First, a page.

Casualty clearing station

Place Europe: France, Picardie, Somme, Amiens Harbonnieres Area, Villers-Bretonneux Area, Villers-Bretonneux
Accession Number ART00198
Collection type Art
Measurement framed: 141.8 x 212.4 x 10.5 cm
Object type Painting
Physical description oil on canvas
Maker Coates, George
Place made United Kingdom: England, Greater London, London
Date made 1920
Conflict First World War, 1914-1918

Item copyright: Copyright expired - public domain

Public Domain Mark This item is in the Public Domain


The model for the stretcher bearer on the right is 3705 Private Ewen Gordon Cameron of 46 Battalion. The model for the figure wearing the cap and assisting the patient onto the stretcher is Albert George Claud Clark, who served in 29 and 46 Battalions. Coates drew upon his experiences as a medical orderly when he painted this work: a dignified scene of a wounded soldier being brought into a casualty clearing station on the Western Front. Coates was living in London and working as a portrait artist when the First World War broke out. He was one of a number of artists, including fellow Australians Arthur Streeton, Tom Roberts and A Henry Fullwood, who were too old to enlist for active services but who volunteered to work as orderlies with the Royal Army Medical Corps at the 3rd London General Hospital at Wandsworth, The hospital had been set up in August 1914 and was depicted in another of Coates's major paintings, 'Arrival of first Australians wounded from Gallipoli at Wandsworth Hospital, London'. Coates witnessed the horrific injuries caused by war, and the emotional suffering and despair brought about by the conditions of war. Casualty Clearing Stations were small hospitals, generally located at a railhead or similar transportation hub in forward areas. Their job was to provide emergency treatment and to move casualties back to the stationary and general hospitals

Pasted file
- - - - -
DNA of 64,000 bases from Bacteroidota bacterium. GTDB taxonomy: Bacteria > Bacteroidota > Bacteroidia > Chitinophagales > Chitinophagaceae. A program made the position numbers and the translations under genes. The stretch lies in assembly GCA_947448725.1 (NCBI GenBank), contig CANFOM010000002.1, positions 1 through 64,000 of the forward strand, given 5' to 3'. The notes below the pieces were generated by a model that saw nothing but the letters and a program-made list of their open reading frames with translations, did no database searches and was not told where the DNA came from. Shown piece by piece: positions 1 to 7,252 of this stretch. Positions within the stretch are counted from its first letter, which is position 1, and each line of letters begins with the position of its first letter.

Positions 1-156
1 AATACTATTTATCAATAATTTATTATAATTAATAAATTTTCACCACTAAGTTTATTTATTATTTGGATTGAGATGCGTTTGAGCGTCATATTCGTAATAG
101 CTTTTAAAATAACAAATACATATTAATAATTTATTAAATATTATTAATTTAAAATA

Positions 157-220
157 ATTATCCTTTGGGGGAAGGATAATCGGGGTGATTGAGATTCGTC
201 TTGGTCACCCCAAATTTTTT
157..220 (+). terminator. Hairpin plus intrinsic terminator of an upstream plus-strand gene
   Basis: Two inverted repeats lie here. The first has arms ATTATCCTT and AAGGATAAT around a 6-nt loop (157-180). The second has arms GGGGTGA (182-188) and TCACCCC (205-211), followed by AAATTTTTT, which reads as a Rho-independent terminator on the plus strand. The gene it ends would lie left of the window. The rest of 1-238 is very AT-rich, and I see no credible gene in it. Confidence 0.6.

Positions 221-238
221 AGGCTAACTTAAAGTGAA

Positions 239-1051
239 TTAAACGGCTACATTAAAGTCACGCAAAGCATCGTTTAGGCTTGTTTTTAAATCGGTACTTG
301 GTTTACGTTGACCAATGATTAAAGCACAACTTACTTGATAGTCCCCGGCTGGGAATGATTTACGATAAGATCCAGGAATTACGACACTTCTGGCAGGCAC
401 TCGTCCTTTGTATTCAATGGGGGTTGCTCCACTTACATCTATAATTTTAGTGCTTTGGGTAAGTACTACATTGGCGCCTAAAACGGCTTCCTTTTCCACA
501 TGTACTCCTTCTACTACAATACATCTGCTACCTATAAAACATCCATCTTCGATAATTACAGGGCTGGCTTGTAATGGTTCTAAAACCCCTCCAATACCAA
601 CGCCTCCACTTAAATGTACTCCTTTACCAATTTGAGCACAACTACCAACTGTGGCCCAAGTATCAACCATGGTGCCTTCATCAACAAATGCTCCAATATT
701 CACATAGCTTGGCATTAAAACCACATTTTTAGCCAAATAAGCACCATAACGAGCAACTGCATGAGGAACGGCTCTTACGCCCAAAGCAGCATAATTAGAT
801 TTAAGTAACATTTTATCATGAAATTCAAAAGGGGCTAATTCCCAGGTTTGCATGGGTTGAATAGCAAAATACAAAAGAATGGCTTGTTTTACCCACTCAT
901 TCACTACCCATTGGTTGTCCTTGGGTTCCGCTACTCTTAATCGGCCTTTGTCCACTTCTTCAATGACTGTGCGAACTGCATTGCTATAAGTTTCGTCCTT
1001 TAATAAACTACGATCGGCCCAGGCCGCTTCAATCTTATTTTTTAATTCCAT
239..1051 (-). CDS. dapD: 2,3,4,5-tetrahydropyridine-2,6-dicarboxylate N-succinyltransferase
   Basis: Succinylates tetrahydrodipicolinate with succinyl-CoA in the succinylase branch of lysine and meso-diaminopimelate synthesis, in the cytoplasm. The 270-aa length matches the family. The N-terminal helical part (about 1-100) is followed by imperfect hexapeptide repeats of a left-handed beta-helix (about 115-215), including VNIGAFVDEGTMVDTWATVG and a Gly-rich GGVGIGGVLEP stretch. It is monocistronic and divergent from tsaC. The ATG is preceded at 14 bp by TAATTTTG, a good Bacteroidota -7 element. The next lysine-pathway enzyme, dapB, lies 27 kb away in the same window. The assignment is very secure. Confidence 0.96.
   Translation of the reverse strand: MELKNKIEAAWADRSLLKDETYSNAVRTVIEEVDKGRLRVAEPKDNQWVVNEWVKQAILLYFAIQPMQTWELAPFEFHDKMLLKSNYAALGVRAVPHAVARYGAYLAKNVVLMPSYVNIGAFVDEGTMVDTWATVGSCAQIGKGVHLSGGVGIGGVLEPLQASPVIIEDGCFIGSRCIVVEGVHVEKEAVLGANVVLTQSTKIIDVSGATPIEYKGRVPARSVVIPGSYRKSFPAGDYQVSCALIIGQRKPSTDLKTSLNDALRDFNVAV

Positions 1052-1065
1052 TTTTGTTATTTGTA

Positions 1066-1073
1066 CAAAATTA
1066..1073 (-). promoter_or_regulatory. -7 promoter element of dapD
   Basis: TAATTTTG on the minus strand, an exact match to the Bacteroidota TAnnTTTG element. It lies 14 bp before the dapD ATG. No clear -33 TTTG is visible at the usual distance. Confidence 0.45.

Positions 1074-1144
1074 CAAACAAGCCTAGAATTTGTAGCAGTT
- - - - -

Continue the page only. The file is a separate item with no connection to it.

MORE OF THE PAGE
George Coates (1869-1930) studied painting under L. Bernard Hall between 1895-96 acquiring both respect for the painter's craft and the approach of the Munich School. He won a travelling scholarship in 1896 and went to London next year before moving to Paris, where he worked at the Académie Julian and studied under Jean Paul Laurens. In Paris Coates renewed an acquaintance with a fellow art student, Dora Meeson (1869-1955) who later became his wife. Coates and Meeson established themselves in Chelsea, London where they became members of an extensive circle of Australian expatriate artists. Coates established himself as one of London's leading portrait painters, where he lived until returning to Australia in 1921, and his realism and representational style emphasized a harmonious range of low tones, with a detailed and painstaking approach.